The drug works through a novel mechanism. Unlike other antifungals that poke holes in yeast cell membranes or inhibit sterol synthesis, the new drug blocks how necessary proteins attach to the yeast cell wall. This means C. auris yeast can't grow properly and have a harder time forming drug-resistant communities that are a stubborn source of hospital outbreaks. The drug's target — a yeast enzyme called Gwt1 — is also highly conserved across fungal species, suggesting the new drug could treat a range of infections.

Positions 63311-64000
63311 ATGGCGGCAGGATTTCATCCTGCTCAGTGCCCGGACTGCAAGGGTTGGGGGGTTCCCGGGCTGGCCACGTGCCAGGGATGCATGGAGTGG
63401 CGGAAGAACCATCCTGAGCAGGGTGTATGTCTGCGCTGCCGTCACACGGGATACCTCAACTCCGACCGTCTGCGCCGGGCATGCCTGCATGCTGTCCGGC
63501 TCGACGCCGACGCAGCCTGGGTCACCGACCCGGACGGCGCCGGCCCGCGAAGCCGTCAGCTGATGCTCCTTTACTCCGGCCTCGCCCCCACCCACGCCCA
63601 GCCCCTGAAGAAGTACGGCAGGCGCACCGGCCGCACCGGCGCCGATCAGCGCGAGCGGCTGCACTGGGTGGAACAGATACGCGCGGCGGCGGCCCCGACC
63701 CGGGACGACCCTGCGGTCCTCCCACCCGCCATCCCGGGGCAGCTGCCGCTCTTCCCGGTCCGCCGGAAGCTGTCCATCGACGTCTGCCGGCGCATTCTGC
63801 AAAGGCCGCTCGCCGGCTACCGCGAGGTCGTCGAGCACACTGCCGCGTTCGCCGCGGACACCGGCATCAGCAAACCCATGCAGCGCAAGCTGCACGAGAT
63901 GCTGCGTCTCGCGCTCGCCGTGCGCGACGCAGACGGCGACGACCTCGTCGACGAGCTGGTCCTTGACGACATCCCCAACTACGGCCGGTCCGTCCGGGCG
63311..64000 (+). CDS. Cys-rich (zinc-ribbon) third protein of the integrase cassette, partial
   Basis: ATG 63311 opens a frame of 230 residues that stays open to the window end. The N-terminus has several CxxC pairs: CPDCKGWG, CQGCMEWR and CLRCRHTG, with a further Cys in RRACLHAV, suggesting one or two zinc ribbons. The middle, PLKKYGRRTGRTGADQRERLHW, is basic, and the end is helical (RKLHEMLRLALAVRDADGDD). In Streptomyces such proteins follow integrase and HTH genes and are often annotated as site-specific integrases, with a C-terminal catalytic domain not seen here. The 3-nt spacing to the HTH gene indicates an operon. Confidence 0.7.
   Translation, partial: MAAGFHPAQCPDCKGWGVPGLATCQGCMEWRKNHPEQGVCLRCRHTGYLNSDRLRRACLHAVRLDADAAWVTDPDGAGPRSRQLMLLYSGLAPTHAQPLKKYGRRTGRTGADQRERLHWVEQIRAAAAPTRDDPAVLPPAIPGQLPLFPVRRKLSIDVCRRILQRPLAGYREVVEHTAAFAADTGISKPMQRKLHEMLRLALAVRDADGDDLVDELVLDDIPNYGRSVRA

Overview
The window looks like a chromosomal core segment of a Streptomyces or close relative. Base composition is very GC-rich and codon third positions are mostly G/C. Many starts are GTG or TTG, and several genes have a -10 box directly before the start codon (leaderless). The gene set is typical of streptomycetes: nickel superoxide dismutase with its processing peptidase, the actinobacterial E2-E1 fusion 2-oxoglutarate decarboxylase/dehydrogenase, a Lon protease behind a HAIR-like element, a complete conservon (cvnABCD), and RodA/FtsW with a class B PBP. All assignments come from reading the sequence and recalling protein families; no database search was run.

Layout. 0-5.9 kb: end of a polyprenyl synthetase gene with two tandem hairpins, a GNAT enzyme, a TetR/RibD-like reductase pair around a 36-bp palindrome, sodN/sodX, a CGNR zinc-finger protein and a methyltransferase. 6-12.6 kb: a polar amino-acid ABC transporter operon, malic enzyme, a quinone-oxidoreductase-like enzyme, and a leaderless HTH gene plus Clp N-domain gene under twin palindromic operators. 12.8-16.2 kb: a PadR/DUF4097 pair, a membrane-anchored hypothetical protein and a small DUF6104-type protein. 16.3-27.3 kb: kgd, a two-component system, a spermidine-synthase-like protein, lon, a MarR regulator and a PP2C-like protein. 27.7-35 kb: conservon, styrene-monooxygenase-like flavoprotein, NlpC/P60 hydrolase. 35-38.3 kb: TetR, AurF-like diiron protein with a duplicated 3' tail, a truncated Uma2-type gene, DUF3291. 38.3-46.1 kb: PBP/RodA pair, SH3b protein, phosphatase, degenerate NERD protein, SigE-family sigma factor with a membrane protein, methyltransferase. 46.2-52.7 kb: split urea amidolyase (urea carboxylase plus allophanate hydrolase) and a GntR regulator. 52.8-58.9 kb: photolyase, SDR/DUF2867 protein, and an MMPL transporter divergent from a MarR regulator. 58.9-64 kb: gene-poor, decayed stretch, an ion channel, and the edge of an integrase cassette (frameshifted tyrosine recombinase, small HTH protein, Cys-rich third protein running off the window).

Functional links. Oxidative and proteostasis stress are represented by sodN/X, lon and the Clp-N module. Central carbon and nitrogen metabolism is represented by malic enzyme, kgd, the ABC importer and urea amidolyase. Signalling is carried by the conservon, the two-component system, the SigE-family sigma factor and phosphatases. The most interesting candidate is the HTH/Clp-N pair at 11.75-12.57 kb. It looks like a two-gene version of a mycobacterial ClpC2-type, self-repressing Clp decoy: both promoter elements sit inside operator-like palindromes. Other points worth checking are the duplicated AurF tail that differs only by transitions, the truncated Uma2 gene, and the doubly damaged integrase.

The drug is first in a new class of antifungals, which could help stave off drug resistance. Even the most troublesome strains are unlikely to have developed workarounds for its mechanism of action, says study lead Mahmoud A. Ghannoum, PhD, professor of dermatology at Case Western Reserve University School of Medicine and director of the Center for Medical Mycology at Case Western Reserve University and University Hospitals Cleveland Medical Center.